Edit: It looks like the next version of Linux Mint, 12 (Lisa), coming in November, will support Gnome 2. So this is pretty good news. It would certainly offer the most up-to-date system you could have with Gnome 2. In addition, they are working with the developer of the Mate Desktop fork of Gnome 2, to keep it alive. So that's very good news, since he was working on it alone.

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in 11.10, you have already two DE's,

  • unity
  • gnome 3 (classic) or (fallback mode)

gnome 3, is not gnome shell, it is the basic interface of gnome 3 with no shell above it.which is the closest to gnome 2 like. as you will have the traditional menu, in the panel to search for applications,you can customize the panel by holding alt and right click, but also lack some features. this is the closest to gnome 2.x. more info. about the gnome 3 fallback mode you can find here

you also can install with no problems at all:

  • gnome shell
  • kde
  • xfce
  • lxde

and use them instead of unity by choosing them in the lightdm manager when you log in.

there are a lot of choices of course, but if you are a gnome guy, i would like to recommend the gnome 3 classic with no shells (no unity and no gnome shell).

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    Thank you for your reply. However would you have a screenshot for gnome 3 without gnome shell? This because I'm afraid that it's the unfamous gnome-fallback-mode, which lacks a lot of functionality. – RevenNL Oct 10 '11 at 11:18
  • Please stop comparing Unity to Gnome 3. They're completely different things. Unity is a shell for Gnome 3, like Gnome Shell is. What you are referring to, is probably Gnome Panel 3. – Jo-Erlend Schinstad Oct 10 '11 at 11:19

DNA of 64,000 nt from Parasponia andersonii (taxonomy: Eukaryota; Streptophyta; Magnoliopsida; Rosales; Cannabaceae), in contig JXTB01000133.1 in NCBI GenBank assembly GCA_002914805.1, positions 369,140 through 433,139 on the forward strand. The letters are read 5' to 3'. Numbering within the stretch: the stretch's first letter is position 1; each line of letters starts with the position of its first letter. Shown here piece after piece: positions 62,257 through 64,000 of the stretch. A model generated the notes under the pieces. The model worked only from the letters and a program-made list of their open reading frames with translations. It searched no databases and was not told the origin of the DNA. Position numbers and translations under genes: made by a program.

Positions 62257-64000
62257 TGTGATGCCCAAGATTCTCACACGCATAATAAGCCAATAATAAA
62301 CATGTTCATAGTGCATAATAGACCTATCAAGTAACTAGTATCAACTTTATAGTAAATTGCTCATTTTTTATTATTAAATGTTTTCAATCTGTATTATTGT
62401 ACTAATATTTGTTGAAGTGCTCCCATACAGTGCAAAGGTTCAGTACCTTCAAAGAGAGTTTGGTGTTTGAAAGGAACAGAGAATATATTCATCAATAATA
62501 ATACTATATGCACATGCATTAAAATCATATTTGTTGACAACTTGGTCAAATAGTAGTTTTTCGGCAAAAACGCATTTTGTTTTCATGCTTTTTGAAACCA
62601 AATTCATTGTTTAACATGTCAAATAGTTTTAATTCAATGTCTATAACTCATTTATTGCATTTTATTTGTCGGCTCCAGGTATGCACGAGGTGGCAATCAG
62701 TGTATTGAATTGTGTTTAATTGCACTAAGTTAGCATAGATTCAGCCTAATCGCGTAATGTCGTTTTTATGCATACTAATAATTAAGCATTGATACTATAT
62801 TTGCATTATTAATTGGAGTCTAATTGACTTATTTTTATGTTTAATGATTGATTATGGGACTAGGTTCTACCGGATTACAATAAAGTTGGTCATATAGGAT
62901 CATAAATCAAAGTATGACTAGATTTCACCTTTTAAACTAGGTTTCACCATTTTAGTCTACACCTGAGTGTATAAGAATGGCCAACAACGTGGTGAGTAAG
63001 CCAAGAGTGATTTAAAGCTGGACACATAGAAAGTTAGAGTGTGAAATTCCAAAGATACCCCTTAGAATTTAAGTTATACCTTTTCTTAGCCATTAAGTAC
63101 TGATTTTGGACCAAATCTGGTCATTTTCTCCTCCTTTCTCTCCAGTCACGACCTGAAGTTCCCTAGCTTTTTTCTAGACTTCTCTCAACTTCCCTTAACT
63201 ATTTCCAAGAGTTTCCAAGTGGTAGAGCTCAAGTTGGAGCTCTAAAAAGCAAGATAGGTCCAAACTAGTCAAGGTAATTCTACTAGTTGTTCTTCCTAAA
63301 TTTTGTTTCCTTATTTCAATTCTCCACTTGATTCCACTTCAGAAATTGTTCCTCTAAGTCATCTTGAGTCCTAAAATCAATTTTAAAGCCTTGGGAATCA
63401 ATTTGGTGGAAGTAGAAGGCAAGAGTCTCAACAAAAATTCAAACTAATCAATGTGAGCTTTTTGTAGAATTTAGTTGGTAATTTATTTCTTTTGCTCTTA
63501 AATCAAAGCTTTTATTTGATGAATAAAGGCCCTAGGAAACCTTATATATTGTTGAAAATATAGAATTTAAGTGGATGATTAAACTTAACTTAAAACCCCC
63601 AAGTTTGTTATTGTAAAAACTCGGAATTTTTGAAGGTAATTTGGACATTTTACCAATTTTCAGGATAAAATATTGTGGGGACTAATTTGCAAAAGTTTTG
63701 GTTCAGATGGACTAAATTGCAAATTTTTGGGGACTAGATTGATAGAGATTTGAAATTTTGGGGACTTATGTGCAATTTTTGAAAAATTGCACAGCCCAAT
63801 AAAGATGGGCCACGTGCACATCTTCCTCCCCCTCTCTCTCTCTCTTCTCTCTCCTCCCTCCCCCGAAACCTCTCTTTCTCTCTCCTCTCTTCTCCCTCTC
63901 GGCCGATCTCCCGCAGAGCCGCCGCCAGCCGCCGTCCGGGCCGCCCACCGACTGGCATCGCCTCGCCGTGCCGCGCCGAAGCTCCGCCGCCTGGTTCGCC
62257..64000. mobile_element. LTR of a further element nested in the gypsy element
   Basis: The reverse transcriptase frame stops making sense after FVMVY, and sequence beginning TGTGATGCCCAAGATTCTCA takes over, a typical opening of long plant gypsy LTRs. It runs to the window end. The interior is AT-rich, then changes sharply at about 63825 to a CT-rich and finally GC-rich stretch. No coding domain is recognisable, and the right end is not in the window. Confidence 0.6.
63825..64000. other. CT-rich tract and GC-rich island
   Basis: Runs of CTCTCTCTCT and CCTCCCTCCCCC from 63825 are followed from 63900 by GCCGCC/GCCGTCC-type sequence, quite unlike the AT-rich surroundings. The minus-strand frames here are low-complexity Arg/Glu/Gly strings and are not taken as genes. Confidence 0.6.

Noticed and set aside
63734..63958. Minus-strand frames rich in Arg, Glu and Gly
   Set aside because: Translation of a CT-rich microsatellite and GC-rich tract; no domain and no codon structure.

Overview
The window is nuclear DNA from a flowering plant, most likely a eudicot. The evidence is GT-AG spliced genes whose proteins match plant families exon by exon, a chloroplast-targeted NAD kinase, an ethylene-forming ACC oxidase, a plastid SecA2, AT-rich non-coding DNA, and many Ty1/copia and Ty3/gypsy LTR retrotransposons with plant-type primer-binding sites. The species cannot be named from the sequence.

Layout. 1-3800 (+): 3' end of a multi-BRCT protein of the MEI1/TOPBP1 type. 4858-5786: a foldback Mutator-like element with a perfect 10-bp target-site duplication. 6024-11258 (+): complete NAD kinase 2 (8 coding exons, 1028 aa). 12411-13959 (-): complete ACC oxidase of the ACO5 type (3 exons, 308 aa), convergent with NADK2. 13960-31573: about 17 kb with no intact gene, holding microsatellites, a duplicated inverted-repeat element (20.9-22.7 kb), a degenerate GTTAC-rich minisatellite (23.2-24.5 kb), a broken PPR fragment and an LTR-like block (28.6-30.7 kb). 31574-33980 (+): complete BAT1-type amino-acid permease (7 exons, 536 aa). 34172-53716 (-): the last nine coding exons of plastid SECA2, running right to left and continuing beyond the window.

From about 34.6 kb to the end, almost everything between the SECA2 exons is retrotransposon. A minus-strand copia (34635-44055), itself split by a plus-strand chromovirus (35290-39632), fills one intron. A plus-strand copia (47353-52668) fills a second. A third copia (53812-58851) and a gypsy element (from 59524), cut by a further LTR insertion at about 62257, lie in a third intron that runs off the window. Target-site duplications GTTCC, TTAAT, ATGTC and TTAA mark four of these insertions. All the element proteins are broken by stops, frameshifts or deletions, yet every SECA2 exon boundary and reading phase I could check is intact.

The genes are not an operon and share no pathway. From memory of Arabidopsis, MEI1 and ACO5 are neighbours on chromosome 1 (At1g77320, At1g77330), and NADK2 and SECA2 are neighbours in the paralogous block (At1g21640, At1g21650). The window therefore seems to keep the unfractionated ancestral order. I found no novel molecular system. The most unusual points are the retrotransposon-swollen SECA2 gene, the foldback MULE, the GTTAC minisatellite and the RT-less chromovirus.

• yes, a video i found here. youtube.com/watch?v=Kdwpgyc2kiI it gnome 3 without shells, unity or gnome 3 shell. what it is called i don't know. jo-erland, feel free to edit my answer if there are any mistakes. – suli8 Oct 10 '11 at 11:26
  • That video seems to be the fallback mode I mentioned earlier. – RevenNL Oct 10 '11 at 11:31
  • yeah i didn't know it's called like that. i edited the answer. thx for the info. – suli8 Oct 10 '11 at 11:33

I've been testing out Xubuntu 11.10 and it's actually very nice and quick but it lacks integration with Ubuntu One which is a real bummer as I've become very dependent on it. So, what I've been slowly doing is going back to 11.04 and avoiding the Version upgrade. Fortunately, Ubuntu One makes it easy to go back to 11.04.

So in short if you don't use Ubuntu One I'd try Xubuntu as it works and looks a lot like the old Gnome 2 interface.

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    Oh, and since you are already on 11.10 you can upgrade right to Xubuntu: psychocats.net/ubuntu/purexfce – user37841 Dec 14 '11 at 0:42
  • Ubuntu One does not depend on what shell you use. Xubuntu supports unity indicators, which means that the Ubuntu One indicator will also work nicely with the panels. – Jo-Erlend Schinstad Dec 27 '11 at 5:30

If you still want your ubuntu-installation to be both flexible and user-friendly, download MATE-desktop.

It looks and works exactly like the good old gnome-desktop.